Humans can now hear the haunting, low rumble of wind on Mars for the first time, after Nasa's InSight lander captured vibrations from the breeze on the Red Planet, the US space agency said Friday.
The strong gusts of wind, blowing between 10 to 15 mph (five to seven meters a second), were captured as they moved over the solar panels on InSight, an unmanned lander that touched down on Earth's dusty, desolate neighbor November 26.
Two sensors picked up the vibrations: an air pressure sensor inside the lander and a seismometer on the lander's deck, awaiting to be deployed to the surface by InSight's robotic arm.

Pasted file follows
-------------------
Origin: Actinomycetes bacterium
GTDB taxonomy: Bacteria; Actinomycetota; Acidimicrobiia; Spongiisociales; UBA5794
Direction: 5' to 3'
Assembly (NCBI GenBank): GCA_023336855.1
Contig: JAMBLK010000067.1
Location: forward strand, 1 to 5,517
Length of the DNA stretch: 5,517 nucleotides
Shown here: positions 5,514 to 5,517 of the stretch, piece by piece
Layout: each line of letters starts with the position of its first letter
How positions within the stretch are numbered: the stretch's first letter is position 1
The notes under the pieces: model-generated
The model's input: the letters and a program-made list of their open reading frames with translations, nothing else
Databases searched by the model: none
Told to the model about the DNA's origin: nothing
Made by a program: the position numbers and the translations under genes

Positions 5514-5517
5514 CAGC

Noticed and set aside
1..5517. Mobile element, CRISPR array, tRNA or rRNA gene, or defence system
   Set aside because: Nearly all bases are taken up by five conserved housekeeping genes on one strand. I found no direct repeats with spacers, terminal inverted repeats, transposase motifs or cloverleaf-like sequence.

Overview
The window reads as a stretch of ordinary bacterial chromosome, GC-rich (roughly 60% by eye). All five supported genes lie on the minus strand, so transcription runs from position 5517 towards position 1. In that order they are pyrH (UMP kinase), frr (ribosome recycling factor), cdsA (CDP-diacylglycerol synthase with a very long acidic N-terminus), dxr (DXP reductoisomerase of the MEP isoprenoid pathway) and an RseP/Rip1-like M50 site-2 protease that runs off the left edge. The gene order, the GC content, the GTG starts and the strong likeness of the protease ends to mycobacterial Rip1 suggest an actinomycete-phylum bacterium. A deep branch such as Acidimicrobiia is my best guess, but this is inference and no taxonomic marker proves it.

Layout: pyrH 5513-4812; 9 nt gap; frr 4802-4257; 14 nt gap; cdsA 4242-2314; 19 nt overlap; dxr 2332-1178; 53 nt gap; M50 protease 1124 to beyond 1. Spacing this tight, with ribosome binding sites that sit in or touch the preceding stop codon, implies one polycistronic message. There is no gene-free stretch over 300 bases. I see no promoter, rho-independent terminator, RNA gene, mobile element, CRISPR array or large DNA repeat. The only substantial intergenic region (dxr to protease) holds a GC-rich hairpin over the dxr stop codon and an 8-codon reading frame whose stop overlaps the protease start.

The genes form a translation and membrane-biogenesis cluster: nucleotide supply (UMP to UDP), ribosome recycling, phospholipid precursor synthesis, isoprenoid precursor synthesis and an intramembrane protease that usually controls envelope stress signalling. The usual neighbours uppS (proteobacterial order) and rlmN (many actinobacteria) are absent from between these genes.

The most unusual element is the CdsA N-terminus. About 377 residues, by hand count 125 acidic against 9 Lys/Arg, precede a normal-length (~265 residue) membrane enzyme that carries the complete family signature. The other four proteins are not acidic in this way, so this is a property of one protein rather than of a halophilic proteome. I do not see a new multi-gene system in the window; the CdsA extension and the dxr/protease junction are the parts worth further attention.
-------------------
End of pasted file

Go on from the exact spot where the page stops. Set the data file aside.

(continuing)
"This is the very first fifteen minutes of data that have come from the short period seismometer," said Thomas Pike, lead investigator at Imperial College London, during a conference call with reporters.
"It's a little like a flag waving in the wind," he added. "It really sounds otherworldly, and that is exactly what it is."
InSight is designed to study the interior of Mars like never before, using seismology instruments to detect quakes and a self-hammering mole to measure heat escape from the planet's crust.
An audio track of the Martian wind is available on www.nasa.gov/insightmarswind.